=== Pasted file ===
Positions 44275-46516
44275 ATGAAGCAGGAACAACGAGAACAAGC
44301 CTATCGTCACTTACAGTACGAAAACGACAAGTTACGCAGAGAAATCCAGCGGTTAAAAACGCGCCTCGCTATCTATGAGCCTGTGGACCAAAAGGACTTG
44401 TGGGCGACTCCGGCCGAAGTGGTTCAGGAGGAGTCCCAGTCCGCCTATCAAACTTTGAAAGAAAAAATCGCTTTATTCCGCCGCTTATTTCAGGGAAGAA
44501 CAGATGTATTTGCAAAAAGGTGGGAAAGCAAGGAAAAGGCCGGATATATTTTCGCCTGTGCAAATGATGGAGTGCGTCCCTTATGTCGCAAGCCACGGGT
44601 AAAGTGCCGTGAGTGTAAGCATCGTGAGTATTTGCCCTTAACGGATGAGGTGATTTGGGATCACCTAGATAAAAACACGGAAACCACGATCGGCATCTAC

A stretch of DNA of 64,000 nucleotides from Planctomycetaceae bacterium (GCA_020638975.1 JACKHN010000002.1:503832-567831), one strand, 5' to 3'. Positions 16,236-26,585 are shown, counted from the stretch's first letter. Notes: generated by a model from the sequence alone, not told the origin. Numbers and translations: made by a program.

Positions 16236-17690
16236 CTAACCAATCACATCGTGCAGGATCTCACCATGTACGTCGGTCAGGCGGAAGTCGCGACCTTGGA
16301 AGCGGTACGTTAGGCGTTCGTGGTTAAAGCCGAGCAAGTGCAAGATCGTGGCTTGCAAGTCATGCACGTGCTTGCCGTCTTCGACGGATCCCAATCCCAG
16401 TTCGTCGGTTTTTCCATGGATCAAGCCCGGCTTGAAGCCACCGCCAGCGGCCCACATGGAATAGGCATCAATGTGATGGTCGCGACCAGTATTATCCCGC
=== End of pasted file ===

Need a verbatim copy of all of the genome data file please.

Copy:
Positions 44275-46516
44275 ATGAAGCAGGAACAACGAGAACAAGC
44301 CTATCGTCACTTACAGTACGAAAACGACAAGTTACGCAGAGAAATCCAGCGGTTAAAAACGCGCCTCGCTATCTATGAGCCTGTGGACCAAAAGGACTTG
44401 TGGGCGACTCCGGCCGAAGTGGTTCAGGAGGAGTCCCAGTCCGCCTATCAAACTTTGAAAGAAAAAATCGCTTTATTCCGCCGCTTATTTCAGGGAAGAA
44501 CAGATGTATTTGCAAAAAGGTGGGAAAGCAAGGAAAAGGCCGGATATATTTTCGCCTGTGCAAATGATGGAGTGCGTCCCTTATGTCGCAAGCCACGGGT
44601 AAAGTGCCGTGAGTGTAAGCATCGTGAGTATTTGCCCTTAACGGATGAGGTGATTTGGGATCACCTAGATAAAAACACGGAAACCACGATCGGCATCTAC

A stretch of DNA of 64,000 nucleotides from Planctomycetaceae bacterium (GCA_020638975.1 JACKHN010000002.1:503832-567831), one strand, 5' to 3'. Positions 16,236-26,585 are shown, counted from the stretch's first letter. Notes: generated by a model from the sequence alone, not told the origin. Numbers and translations: made by a program.

Positions 16236-17690
16236 CTAACCAATCACATCGTGCAGGATCTCACCATGTACGTCGGTCAGGCGGAAGTCGCGACCTTGGA
16301 AGCGGTACGTTAGGCGTTCGTGGTTAAAGCCGAGCAAGTGCAAGATCGTGGCTTGCAAGTCATGCACGTGCTTGCCGTCTTCGACGGATCCCAATCCCAG
16401 TTCGTCGGTTTTTCCATGGATCAAGCCCGGCTTGAAGCCACCGCCAGCGGCCCACATGGAATAGGCATCAATGTGATGGTCGCGACCAGTATTATCCCGC